Ports legislation and policies
Find out more about Ports legislation and policies.
Port Authorities Act 1999
The Port Authorities Act 1999 (WA) governs Western Australia's port authorities, covering their functions, responsibilities, concept of operations and related matters. Under the Act, the port authorities may operate as Government Trading Enterprises, with appropriate accountability to the State Government.
Prior to the passage of the Act, each port authority was established under its own individual legislation. This Act modernised and consolidated governance of all the ports under a single piece of legislation, providing the port authorities with greater autonomy while ensuring that Government retains suitable strategic controls and Ministerial directional powers.
|Department of Justice: Port Authorities Act 1999 (WA)|
Shipping and Pilotage Act 1967
The Shipping and Pilotage Act 1967 (WA) governs shipping and pilotage in and about ports, boat harbours and mooring control areas of the State.
A total of 9 ports and 13 commercial port facilities have been declared under the Act.
Apart from Derby and Wyndham, these ports are generally single user facilities operated by resource companies with limited guidance from the State Government, other than safety controls. However, these ports are expected to be progressively brought under the jurisdiction of relevant port authorities, after July 2014.
|Department of Justice: Shipping and Pilotage Act 1967 (WA)|
Voluntary Guidelines for Landside Stevedore Charges
The Voluntary Guidelines for Landside Stevedore Charges are being implemented in Western Australia.
The guidelines are designed to provide increased transparency to industry, stevedore customers and the wider supply chain and will ensure consistency in the timing of notifications across major Australian ports.
DoT is responsible for the implementation of the guidelines in WA, which apply to the two stevedore companies currently operating at Fremantle Port and will set clear protocols for the notification of changes to charges by the stevedores on transport operators.
The national voluntary guidelines were released by the National Transport Commission in early 2022, following extensive consultation and endorsement from industry and government stakeholders.
The guidelines outline the following key principles:
- Stevedore landside charges will only be changed once per annum.
- Stevedore companies will issue a Notice of Intention to DoT and industry, 60 days prior to the proposed date for changing or introducing charges.
- The Notice of Intention must be accompanied by detailed reasoning for the change, including all relevant supporting information or data.
- Stevedore companies will publish the Notice of Intention on their websites, which can be accessed in the link below.
- Stevedore companies will receive feedback from DoT and the supply chain proponents on proposed changes, and where necessary, respond directly.
- Stevedore companies will publish a Final Confirmation Notice of Changes on their website 30 calendar days prior to the proposed implementation date.
The full national voluntary guidelines can be found on the National Transport Commissions's website.
DP World Fremantle charges are available below:
Patrick Terminals Fremantle charges are available below:
- Notice of Intention to change Landside & Ancillary Charges
- Terminal Landside Charge - March 2023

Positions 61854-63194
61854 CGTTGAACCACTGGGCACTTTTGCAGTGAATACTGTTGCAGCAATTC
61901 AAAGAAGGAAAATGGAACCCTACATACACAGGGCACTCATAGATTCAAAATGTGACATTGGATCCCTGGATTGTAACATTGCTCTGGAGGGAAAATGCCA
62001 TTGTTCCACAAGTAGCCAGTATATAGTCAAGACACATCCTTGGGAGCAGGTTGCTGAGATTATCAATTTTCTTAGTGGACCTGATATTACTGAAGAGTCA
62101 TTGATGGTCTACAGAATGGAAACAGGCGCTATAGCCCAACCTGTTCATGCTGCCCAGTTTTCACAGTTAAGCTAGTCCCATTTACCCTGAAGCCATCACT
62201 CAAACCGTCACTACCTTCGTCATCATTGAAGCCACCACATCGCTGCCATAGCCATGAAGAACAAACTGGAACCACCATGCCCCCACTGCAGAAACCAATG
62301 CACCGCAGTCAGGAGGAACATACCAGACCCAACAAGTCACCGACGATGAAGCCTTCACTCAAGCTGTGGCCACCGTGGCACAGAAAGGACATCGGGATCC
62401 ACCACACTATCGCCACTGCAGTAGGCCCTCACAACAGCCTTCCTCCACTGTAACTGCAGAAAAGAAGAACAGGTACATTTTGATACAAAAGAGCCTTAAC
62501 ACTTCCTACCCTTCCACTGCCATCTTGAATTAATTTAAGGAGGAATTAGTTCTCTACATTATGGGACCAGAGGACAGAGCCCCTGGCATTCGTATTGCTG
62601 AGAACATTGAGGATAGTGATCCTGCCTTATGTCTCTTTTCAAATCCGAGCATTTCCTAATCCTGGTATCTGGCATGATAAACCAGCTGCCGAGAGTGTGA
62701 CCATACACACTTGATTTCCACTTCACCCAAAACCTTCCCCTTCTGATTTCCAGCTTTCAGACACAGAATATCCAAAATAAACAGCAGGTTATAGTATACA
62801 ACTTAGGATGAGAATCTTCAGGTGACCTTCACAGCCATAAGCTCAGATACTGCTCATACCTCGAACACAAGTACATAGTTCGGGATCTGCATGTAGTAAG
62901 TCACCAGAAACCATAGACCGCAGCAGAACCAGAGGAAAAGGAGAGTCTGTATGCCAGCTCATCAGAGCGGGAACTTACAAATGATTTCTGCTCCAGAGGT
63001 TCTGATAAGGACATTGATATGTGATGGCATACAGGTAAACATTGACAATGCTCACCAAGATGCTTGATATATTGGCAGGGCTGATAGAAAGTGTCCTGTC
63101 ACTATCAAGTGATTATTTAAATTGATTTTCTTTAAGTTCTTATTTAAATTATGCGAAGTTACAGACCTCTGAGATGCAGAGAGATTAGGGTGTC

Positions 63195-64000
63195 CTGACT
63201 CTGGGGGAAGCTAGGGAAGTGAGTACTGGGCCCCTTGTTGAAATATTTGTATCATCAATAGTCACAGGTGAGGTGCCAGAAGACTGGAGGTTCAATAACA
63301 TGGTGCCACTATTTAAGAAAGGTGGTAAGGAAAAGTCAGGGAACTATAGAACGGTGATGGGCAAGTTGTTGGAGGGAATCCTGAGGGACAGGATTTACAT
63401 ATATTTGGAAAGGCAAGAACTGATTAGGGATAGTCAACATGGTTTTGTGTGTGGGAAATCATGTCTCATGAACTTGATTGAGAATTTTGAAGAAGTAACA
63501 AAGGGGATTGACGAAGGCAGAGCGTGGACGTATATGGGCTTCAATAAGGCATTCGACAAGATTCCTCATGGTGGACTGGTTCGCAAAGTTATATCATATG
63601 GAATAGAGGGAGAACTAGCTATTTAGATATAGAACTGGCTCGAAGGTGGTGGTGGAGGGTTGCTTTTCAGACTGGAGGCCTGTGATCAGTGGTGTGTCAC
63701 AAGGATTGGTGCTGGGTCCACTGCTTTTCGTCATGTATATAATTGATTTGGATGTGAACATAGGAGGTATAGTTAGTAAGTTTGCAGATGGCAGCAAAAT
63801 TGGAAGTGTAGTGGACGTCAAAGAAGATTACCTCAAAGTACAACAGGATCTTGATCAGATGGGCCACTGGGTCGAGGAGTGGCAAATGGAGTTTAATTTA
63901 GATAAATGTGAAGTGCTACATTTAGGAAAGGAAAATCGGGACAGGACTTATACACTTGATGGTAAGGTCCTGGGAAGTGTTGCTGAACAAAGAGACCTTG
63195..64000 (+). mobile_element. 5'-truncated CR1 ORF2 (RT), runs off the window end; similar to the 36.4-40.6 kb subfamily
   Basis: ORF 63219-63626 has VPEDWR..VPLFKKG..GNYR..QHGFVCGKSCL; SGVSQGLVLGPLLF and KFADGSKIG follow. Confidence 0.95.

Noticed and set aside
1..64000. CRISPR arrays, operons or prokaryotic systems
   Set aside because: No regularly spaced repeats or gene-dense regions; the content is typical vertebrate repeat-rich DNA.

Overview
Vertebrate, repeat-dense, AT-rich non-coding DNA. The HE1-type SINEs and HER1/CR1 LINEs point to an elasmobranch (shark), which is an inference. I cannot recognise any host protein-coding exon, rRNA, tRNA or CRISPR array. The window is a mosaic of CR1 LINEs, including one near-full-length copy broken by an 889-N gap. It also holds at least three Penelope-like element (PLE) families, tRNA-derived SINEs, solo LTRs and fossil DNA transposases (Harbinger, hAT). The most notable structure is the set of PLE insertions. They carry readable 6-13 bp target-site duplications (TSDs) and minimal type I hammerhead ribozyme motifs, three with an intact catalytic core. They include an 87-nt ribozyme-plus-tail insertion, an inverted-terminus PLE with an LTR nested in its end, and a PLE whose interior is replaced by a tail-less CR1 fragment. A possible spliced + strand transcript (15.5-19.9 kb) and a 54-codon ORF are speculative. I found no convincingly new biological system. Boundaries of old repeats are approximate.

- Terminal Vehicle Booking System fees
- Terminal Storage and Yard Ancillary Charges
For any enquires about the implementation of the guidelines in WA or to provide feedback, please contact firstname.lastname@example.org
Western Australia's ports are governed by State and Commonwealth legislation aimed at protecting the environment.
Ports are required to comply with environmental licences approved under the Environmental Protection Act 1986 (WA) and provisions that require a port authority to manage the port environment are included in the Ports Authorities Act 1999 (WA).
The Department of Transport is the Hazard Management Agency for marine oil pollution incidents in Western Australian waters.
There are also a number of policies to manage sewage and other marine pollutants, and response to environmental incidents, in cooperation with the Department of Environment Regulation.
Port authorities are required to report any breaches of their environmental licences to the Minister for Transport and/or the Minister for Environment.
For further information, please download the Protocol for Reporting Environmental Breaches in Ports below.
|Protocol for reporting environmental breaches in ports||Kb|
|Department of the Environment|
|Department of Justice: Environmental Protection Act 1986 (WA)|
Handling of mineral concentrates in WA ports
The Department of Transport has developed guidelines on acceptable practices for the transport, handling and export of specified mineral concentrates through West Australian ports.
The purpose of this guide is to reduce the risk of impact of these materials on the environment and on public health.
It was developed in consultation with the Departments of Health, Environmental Protection Authority, Chamber of Minerals and Energy WA, Ports WA and ChemCentre.
Please download the guide below.
|Guideline for the transport, handling and export of mineral concentrates through WA ports||Kb|
|Department of Health|
|Environmental Protection Authority (EPA) WA|
Marine parks and reserves
The State and Commonwealth Governments have designated particular zones in Western Australia's oceans to restrict certain shipping, mining and recreational activities that will affect marine flora and fauna from. This will reduce the impact on the marine environment.
State marine parks and Commonwealth marine reserves are managed by:
- WA Department of Parks and Wildlife.
- Federal Department of Sustainability, Environment, Water, Population and Communities.
|Department of Parks and Wildlife|
|Department of the Environment|